HANNITY: Look, I'm not denying, Sofia, he was talented, he was gifted. He was a pop singer, he was a great dancer. I especially liked him when he was young, before all the surgeries and the oxygen tanks and the masks that he was wearing. And the surgeries and just the bizarre behavior, now apparently drugs, according to all the reports.
And also this. Now we're worshipping somebody but there's very troubling aspects to his life and nobody wants to talk about. Maybe it is inappropriate and probably I'll be slammed for even bringing this up. But we've got to look at Michael Jackson. Let's roll the tape of the very words he said about his relationship with young children.
(BEGIN VIDEO CLIP)
MICHAEL JACKSON: We're going to sleep. I tucked them in. We put — I put little like music on and a little storytelling, I read a book. It's very sweet. Put the fireplace on, give them hot milk. You know we have cookies. It's very charming. Very sweet.
UNIDENTIFIED MALE: Sure.
(END VIDEO CLIP)
HANNITY: And he said, you know, well, why doesn't everybody sleep with kids? They need love. Doesn't that frighten you? It frightens me.
SOPHIA NELSON, COLUMNIST: Well, a couple of things, Sean. First of all, I agree largely with what Larry and Niger have said here already tonight. But you gave me the loaded segment here with the video clip.
I want to say two things. First of all, that I watched the memorial service today. I thought it was appropriate for it to be covered today the way it was. I cried. I was on Facebook with everyone. I was in high school when the "Thriller" album came out and when "We Are the World," my senior year.
So Michael Jackson is someone I grew up with. Having said that, I concur that I think the media went a little bit too far throughout the week every day. But it's about ratings. And I think Larry said that.
With regard to the clip that you showed, to me, the Michael Jackson that we see there is someone who didn't have a childhood, who is a Peter Pan figure, who lives in a different world than perhaps the rest of us who are adults that know that it's inappropriate to have children in your bed when you're a grown man if they're not your children.
And I think even as parents, when children get to a certain age, when they're of opposite sex, we don't probably...
NELSON: ... don't want them crawling in bed with us. So I would just say that I feel sorry for Michael Jackson.
HANNITY: All right.
NELSON: And I hope he's in a better place.
HANNITY: Larry, let me ask you this. We put these pop stars on a pedestal. Now I didn't think his music was very deep. You know, "Billie Jean," "ABC," you know, it doesn't matter if you're black or white, never can't say goodbye. I liked it. They're catchy tunes. But it was pop music.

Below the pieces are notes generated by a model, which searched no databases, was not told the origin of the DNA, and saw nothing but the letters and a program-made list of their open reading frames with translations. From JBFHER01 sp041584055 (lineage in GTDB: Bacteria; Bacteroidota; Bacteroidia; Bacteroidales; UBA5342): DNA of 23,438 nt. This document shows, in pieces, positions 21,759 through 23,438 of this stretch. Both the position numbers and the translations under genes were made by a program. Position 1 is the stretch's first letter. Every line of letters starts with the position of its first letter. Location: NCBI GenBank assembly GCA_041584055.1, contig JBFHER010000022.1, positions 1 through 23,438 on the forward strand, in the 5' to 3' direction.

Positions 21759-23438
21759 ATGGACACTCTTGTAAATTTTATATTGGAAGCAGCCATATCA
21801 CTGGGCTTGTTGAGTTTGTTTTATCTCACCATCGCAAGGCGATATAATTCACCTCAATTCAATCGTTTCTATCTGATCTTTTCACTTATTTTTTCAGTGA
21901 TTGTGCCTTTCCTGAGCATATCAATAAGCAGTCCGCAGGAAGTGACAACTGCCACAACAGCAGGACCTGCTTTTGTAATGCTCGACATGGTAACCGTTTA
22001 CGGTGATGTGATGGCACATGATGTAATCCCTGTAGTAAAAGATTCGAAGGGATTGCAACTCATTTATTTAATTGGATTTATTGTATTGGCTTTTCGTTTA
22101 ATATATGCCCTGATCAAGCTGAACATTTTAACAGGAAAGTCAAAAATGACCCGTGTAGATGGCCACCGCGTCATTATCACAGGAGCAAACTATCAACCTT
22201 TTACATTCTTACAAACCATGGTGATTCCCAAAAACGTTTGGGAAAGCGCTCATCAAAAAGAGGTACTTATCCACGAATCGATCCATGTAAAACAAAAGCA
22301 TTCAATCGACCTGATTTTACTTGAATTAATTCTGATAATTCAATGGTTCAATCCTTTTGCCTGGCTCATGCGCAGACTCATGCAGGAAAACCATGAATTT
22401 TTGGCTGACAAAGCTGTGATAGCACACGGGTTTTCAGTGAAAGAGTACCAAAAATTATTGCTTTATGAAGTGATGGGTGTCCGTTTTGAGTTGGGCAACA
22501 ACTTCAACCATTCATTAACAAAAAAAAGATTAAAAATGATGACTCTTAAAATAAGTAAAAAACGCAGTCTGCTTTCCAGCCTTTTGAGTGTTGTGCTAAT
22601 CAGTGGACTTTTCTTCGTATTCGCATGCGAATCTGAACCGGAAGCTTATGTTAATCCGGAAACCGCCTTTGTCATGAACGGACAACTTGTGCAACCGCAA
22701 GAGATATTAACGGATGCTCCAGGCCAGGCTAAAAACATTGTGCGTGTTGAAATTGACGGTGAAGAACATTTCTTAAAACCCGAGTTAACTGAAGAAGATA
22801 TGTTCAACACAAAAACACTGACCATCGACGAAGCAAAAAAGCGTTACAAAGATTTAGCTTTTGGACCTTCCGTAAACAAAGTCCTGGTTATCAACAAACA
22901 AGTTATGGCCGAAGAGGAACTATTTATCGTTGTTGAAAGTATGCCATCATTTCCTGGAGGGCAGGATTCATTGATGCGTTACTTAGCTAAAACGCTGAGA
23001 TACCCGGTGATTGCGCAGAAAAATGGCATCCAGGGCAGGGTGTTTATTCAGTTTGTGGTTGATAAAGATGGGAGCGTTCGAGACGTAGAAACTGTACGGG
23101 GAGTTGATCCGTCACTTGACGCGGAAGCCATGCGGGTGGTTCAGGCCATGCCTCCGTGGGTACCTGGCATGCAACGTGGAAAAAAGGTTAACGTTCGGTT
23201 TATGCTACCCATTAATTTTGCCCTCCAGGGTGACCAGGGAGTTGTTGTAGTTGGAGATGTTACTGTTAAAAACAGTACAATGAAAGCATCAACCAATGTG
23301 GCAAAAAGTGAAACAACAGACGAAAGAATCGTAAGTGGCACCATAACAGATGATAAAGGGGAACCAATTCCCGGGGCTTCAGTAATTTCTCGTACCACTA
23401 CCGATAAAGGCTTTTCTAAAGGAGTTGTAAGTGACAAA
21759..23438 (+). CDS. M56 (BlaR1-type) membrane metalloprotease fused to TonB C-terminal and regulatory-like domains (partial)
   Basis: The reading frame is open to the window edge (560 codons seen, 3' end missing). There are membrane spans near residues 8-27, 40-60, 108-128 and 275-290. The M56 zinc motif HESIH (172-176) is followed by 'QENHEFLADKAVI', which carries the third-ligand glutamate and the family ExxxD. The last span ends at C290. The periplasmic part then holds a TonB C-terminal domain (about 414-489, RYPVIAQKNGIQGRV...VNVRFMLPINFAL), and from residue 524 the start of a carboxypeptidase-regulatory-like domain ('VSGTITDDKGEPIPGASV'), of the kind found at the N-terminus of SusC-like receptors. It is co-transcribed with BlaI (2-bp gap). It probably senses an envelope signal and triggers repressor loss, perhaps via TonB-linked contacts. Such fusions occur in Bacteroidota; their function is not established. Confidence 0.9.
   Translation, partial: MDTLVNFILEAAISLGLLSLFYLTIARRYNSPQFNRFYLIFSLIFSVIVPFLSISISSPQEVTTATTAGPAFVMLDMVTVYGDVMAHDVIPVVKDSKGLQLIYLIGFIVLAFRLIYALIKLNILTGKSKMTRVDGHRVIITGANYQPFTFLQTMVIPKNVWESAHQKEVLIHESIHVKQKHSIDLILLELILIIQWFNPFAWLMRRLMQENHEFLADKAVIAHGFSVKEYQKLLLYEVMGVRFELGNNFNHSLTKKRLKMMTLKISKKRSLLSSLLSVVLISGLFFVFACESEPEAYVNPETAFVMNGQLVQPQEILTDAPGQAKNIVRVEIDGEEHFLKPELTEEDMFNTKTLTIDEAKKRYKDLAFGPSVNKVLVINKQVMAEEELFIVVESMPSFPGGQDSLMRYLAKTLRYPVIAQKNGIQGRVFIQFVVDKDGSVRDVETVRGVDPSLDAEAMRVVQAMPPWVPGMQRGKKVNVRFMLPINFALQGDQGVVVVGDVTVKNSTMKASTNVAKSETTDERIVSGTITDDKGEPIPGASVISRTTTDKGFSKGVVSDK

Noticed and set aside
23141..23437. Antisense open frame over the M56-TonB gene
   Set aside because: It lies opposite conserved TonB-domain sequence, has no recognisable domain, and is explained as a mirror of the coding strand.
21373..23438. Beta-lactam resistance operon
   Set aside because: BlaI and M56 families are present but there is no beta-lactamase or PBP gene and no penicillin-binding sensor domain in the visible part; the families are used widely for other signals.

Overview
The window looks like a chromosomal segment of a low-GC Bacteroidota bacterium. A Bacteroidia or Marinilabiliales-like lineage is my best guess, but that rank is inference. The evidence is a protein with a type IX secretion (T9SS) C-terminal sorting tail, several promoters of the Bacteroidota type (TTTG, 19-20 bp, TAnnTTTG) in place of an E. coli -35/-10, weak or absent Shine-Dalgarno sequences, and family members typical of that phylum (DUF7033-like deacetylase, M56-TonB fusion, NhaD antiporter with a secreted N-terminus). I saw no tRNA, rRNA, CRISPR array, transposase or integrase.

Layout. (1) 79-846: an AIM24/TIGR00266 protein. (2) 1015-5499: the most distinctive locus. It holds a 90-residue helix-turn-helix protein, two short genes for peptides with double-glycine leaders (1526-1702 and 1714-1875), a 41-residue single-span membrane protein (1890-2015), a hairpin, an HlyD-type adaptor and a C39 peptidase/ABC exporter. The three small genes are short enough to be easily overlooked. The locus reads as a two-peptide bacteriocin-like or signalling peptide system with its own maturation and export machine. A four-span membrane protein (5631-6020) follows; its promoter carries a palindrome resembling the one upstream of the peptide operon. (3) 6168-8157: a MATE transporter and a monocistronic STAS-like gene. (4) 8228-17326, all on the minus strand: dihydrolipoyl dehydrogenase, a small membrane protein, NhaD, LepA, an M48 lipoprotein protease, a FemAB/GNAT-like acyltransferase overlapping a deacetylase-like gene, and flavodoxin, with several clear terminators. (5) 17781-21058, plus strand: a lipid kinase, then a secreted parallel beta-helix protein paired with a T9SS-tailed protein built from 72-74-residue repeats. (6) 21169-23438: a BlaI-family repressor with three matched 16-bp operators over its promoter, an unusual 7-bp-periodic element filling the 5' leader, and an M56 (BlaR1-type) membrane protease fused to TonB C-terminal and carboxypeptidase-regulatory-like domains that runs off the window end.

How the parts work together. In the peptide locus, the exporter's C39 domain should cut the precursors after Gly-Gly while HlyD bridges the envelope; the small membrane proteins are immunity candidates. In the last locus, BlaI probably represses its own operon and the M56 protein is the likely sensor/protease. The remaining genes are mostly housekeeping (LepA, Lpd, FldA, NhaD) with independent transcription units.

HANNITY: It is what it is.
HANNITY: But people identify with stars. They worship them. They idolize them. They put them on a pedestal. I mean did any of this contribute to, you know, reconstructive surgery that rendered him unrecognizable? Did any of that contribute to the conflict that caused him to want to use these drugs and sedate himself to this level?
ELDER: I don't think we'll ever know. The fact is that he was one of the most famous persons in the world. That's got to do something to you, Sean. I don't know what that would be like but I suspect that most people probably could not handle that kind of adulation, the inability to walk out of the street, and not be mobbed.
It's got to be pretty telling. I like to say one other thing, too, Sean. You said you may get criticized. I'm going to get criticized. He wasn't the world's greatest entertainer. Sammy Davis Jr. was. He could do anything. He could sing, he could dance, he had the timing of a comedian, he could play instruments. He starred on Broadway. I mean, I'm sorry, he wasn't the world's greatest entertainer. Sammy Davis, Jr. was.
OK, now everybody can get mad.
INNIS: Well, we could go back and forth about that. You know, my generation and Sophie's generation, I was also in high school with "Thriller" and the day after the 25th anniversary of Motown.
ELDER: Where do you think I am, Niger? Am I in a rocking chair over here?
INNIS: You're too old, Larry, you're too old.
But Sophia and I and all our classmates were trying to moonwalk all over the place. And look, we were impacted by it. But Larry makes an important point, which is that we have to be careful in our dominant media entertainment culture that we create demigods out of celebrities.
I was in Europe when Princess Di passed away, died. And it was 24/7 coverage. I remember when Tupac Shakur died and people comparing him to Martin Luther King. It was absurd. So the media and of course we know about Britney and Paris and Lindsay Lohan and the media has got to be more responsible, understanding its significant power, perhaps the most powerful force in our culture today.
HANNITY: All right.
ELDER: And understanding that power and be careful about creating demigods out of flawed human beings.
HANNITY: All right, guys, appreciate it. Thanks for being with us.